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European Enlightenment: The 17th century's most read philosopher produced sharp and honest literature. Yet until today the question seems to be unanswered where he really belonged (Bayle enigma).

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Wiki says he professed himself to be a Protestant.

Do you have reason to doubt this? And why would the only alternative to a Calvinist Protestant be for him to be an atheist, when there were many other Christian sects and denominations?

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Well, there have been times when I had reason to doubt Wikipedia content. In this case they correctly cite Bayle as a "self-pronounced Protestant". The challenge here is less Wikipedia, but more the self-conception of this great philosopher. Anyway, I agree with you that there were many more options of Christian existence than only Calvinism. Thanks Guy. –  Ben Oehler Oct 25 '12 at 20:07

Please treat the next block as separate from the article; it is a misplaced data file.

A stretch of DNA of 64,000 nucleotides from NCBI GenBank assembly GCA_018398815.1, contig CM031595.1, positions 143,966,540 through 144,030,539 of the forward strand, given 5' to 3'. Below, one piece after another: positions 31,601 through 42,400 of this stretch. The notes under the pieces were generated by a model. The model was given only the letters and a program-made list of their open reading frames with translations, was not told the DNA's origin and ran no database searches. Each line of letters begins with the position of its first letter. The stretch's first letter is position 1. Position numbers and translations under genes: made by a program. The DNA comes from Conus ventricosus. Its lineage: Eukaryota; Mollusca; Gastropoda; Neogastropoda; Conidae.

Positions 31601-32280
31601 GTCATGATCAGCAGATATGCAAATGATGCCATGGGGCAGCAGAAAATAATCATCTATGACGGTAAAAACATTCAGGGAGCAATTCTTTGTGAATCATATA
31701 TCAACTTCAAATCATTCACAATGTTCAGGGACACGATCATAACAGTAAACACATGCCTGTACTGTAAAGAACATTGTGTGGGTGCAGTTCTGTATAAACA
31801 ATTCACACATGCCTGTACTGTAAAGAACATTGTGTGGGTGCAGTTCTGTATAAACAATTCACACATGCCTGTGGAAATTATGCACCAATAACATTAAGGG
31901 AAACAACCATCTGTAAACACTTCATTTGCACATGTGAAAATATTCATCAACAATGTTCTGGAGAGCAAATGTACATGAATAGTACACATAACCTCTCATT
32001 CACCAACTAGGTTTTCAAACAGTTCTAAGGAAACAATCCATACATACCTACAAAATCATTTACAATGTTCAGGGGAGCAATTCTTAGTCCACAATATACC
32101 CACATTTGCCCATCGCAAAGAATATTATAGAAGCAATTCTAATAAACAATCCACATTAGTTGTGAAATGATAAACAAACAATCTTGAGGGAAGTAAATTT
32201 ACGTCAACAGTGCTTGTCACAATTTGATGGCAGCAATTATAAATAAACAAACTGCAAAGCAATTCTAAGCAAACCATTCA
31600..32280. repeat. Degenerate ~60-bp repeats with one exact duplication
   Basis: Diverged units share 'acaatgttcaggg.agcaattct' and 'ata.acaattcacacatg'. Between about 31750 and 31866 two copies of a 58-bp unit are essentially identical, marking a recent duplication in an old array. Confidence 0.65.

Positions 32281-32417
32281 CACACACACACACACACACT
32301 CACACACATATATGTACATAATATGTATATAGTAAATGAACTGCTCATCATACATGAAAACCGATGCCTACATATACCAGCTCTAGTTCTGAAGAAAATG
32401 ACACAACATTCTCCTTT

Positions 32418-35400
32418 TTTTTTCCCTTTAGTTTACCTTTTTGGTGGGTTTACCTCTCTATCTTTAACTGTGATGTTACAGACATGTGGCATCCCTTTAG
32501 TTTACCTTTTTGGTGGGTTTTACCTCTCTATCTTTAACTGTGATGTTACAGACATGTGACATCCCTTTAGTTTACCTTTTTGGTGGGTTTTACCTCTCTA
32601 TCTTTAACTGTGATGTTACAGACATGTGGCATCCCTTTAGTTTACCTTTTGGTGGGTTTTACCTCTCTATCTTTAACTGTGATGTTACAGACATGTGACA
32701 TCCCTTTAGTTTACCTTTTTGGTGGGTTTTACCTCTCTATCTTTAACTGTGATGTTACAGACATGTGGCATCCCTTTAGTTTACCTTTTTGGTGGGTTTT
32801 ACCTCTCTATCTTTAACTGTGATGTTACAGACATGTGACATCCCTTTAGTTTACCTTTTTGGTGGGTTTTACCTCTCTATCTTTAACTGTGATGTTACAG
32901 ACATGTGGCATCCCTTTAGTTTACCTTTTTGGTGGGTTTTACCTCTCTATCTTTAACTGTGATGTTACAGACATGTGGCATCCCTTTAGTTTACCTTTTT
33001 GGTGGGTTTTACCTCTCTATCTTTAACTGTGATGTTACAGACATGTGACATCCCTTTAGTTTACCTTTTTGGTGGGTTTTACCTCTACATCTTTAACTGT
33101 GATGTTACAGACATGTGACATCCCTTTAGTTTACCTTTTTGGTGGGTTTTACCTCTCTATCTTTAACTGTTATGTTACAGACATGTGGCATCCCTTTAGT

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The Stanford Encyclopedia of Philosophy states that Bayle was considered to be a skeptic in many ways. He was engaged in theological debate his whole life, but at a time when atheists were extraordinarily rare. As a son of a priest I think it's hard to believe he was an outright atheist, but he was certainly not a devout believer. He seems to be a person that was a little ahead of his time.

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The excellent SEP essay (thanks ihtkwot!) makes clear that we can only assume where Bayle personally stood. According to his available publications I have a tendency to say that he himself vacillated all his life between the two poles of divine experience and doubtful skepticism. In so far, I agree with ihtkwot that Bayle was ahead of his time. –  Ben Oehler Oct 25 '12 at 19:58
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